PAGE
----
Here's another example using teniendo (having, keeping) in a more formal context:

Teniendo en cuenta lo anterior, quisiera compartir con ustedes el siguiente mito muisca
Taking into account the foregoing, I would like to share with you the following Muisca myth
Caption 19-20, Aprendiendo con Carlos - América precolombina - El mito de Bachué

On the contrary, the expression hacer de cuenta, means "to pretend":

Entonces, haz de cuenta están hablando ellos
So, pretend they are talking...
Caption 16, Amigos D.F. - Consejos para la calle - Part 1

As you can see, this expression is frequently used in the imperative mode:

Pero hagamos de cuenta que es profundísimo.
But let's pretend that it is very deep.
Caption 33, Salvando el planeta Palabra - Llegada - Part 8

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The Spanish Verb Decir

The verb decir (to say, to tell) is very common in Spanish. Let’s learn how to use it.
One of the most commonly used forms of this verb is digo (I say):

Pero si yo digo: yo voy en el coche y tú vas en el autobús. 
But if I say: I'm going in the car, and you are going on the bus.
Caption 46, Fundamentos del Español - 6 - Tú y Usted

The verb decir is frequently followed by the word que (that):

Yo digo que la fruta es para comerla no para hacerse una fotografía con ella.
I say that fruit is to eat it not to take a picture with it.
Caption 48, Los Reporteros - Sembrar, comer, tirar - Part 2

Also remember that in Spanish you don't always need to use personal pronouns before verbs, since these are conjugated differently for each person:

Pues entonces rejuvenece coger castañas. -Digo que sí.
Well then, it rejuvenates to pick chestnuts. -I say so.
Caption 19, 75 minutos - Del campo a la mesa - Part 4

Another common instance of the verb decir is dice (he/she/it says). The reason why dice is very useful is because it helps us talk about what we read or hear. For example:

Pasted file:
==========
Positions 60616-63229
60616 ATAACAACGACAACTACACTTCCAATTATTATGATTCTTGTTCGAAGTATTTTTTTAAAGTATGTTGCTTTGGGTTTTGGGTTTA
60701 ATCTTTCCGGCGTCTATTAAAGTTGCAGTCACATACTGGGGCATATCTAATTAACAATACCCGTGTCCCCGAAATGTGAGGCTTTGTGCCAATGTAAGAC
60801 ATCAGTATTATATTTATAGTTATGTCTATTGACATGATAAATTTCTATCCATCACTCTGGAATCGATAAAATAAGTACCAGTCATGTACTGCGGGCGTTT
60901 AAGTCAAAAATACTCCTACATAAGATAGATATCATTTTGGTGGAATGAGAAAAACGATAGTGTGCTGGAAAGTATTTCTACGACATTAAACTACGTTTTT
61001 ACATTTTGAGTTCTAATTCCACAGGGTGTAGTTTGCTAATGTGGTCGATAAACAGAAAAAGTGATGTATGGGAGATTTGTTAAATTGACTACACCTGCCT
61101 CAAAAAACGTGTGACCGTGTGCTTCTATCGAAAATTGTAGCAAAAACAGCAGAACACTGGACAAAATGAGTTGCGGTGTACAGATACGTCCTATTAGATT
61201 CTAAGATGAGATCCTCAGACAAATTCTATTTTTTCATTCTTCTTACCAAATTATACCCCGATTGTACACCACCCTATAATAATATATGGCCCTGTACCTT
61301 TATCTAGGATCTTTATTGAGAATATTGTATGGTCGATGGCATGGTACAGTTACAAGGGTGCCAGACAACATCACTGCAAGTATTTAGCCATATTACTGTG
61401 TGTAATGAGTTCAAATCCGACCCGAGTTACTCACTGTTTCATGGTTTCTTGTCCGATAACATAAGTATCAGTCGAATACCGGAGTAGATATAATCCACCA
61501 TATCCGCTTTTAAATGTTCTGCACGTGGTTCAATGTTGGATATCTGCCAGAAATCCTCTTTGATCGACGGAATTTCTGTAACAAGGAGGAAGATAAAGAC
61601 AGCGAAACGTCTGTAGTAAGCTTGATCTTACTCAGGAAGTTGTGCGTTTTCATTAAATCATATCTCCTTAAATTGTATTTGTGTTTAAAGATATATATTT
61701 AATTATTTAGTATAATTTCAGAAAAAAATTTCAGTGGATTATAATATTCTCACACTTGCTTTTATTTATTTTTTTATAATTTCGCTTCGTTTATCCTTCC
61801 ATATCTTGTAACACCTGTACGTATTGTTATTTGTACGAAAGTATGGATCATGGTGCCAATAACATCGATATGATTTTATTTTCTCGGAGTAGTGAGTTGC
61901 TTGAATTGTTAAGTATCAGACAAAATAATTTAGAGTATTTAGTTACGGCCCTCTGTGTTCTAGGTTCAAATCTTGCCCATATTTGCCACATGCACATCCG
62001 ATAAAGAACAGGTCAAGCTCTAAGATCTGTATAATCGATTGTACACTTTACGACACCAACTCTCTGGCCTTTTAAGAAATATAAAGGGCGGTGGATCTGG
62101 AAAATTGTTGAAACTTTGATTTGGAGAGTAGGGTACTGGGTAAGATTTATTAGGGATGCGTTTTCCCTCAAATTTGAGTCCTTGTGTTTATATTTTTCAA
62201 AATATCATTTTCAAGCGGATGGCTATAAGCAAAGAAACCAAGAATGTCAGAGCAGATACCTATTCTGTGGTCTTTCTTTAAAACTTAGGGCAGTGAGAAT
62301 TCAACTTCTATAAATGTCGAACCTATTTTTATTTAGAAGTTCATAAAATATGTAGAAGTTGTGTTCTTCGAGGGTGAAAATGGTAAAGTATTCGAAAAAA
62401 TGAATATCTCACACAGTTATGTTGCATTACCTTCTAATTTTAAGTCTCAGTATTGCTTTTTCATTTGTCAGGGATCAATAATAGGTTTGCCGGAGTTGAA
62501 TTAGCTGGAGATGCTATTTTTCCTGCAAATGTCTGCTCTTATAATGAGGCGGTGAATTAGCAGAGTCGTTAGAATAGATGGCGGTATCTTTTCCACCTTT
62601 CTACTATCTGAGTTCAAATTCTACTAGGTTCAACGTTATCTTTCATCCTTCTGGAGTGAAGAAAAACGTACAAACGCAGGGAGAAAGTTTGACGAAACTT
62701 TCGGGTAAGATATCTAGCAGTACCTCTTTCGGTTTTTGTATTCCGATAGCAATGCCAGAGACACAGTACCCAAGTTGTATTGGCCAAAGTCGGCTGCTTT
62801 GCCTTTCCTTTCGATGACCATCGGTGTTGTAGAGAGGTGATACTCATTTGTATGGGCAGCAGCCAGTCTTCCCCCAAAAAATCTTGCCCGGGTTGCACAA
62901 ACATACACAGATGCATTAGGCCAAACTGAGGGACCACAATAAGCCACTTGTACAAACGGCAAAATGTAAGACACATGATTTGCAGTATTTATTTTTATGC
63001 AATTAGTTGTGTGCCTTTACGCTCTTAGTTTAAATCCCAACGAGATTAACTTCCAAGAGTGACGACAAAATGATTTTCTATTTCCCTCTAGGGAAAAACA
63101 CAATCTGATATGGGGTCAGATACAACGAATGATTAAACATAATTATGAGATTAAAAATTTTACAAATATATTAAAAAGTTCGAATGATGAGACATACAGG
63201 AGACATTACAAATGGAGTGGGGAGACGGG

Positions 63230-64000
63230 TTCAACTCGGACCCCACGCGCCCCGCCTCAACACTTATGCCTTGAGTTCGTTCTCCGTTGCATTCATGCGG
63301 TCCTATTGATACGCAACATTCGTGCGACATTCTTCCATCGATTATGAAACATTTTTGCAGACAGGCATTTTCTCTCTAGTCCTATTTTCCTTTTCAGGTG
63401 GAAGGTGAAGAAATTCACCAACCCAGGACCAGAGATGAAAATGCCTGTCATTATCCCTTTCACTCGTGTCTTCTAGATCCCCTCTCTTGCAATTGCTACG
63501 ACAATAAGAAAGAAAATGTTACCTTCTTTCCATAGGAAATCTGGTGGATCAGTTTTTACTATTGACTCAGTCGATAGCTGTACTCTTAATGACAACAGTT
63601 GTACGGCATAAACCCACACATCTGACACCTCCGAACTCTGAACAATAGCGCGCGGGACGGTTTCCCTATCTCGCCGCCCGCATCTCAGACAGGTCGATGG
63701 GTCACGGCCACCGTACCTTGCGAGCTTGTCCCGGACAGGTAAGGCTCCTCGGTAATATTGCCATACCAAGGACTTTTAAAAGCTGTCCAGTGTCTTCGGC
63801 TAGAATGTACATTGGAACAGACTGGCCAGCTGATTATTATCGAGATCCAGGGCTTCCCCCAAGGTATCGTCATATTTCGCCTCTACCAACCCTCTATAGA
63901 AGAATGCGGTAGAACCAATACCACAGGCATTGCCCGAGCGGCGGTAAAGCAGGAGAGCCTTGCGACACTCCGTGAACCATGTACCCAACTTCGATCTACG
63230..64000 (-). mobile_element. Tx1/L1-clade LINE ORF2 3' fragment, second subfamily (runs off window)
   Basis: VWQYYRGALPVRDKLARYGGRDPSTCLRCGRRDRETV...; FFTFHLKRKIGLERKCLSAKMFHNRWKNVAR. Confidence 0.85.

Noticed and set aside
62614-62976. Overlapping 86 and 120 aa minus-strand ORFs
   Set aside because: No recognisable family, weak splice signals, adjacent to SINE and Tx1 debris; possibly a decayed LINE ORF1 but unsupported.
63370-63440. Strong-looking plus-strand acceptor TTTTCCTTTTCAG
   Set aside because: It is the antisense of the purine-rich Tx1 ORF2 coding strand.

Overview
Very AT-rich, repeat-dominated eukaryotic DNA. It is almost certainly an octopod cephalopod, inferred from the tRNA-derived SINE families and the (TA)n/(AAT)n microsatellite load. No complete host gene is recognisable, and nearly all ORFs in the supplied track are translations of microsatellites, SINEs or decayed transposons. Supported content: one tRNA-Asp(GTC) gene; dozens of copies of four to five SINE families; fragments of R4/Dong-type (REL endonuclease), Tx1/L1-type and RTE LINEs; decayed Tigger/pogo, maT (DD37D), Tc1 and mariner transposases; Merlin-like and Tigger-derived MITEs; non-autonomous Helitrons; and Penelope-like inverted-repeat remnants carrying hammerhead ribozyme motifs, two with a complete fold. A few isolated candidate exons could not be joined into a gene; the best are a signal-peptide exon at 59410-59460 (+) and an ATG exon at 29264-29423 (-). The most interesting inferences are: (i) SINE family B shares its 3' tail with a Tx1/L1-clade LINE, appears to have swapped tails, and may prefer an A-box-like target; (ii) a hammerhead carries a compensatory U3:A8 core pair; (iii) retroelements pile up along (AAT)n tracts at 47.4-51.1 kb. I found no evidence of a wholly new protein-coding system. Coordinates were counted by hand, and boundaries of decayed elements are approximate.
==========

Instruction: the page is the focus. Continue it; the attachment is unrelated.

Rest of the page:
Hay un letrero en la puerta que dice que ya está cerrado | There's a sign on the door sayingit's closed already.
El mensaje dice que viene una gran tormenta | The message says a big storm is coming.
Mayra dice que te tienes que ir | Mayra says you have to go.
We mentioned before that it’s very common to omit personal pronouns before verbs in Spanish. But you will find that the verb decir is frequently preceded by reflexive, direct, or indirect object pronouns (me, te, se, nos, os, le, les, la, las, lo) depending on what is being said and to whom. For example:

¿Quién nos dice que la vida nos dará el tiempo necesario?
Who says [to us] that life will give us the necessary time?
Caption 19, Julieta Venegas - El Presente
Supongamos que un amigo me dice lo siguiente:
Let's imagine that a friend tells me the following:
Caption 44, Carlos explica - Diminutivos y Aumentativos Parte 2

It's also important to remember how pronouns are combined when using this verb. You must place reflexive or indirect object pronouns first, and then direct object pronouns right next to the verb. In the following example te replaces an indirect object (you) and lo (it) replaces a direct object:

Te lo digo de corazón.
 I tell [it to] you from the heart.
Caption 25, Documental de Alejandro Fernandez - Viento A Favor

The past tense dijo (he/she/it said) is another useful form of this verb. For example, you can use it to talk about what someone told you in the past. The expression me lo dijo (he/she/it told it to me) is worth learning:

¡Es verdad, pana, mi hermano me lo dijo!
It's true, pal, my brother told it to me!
Caption 45, NPS No puede ser - 1 - El concurso - Part 3

No le digas (don’t tell him/her) and no me digas (don’t tell me) are  also useful:

¡No le digas, Candelario!
Don’t tell him, Candelario!
Caption 14, Guillermina y Candelario - La isla de las serpientes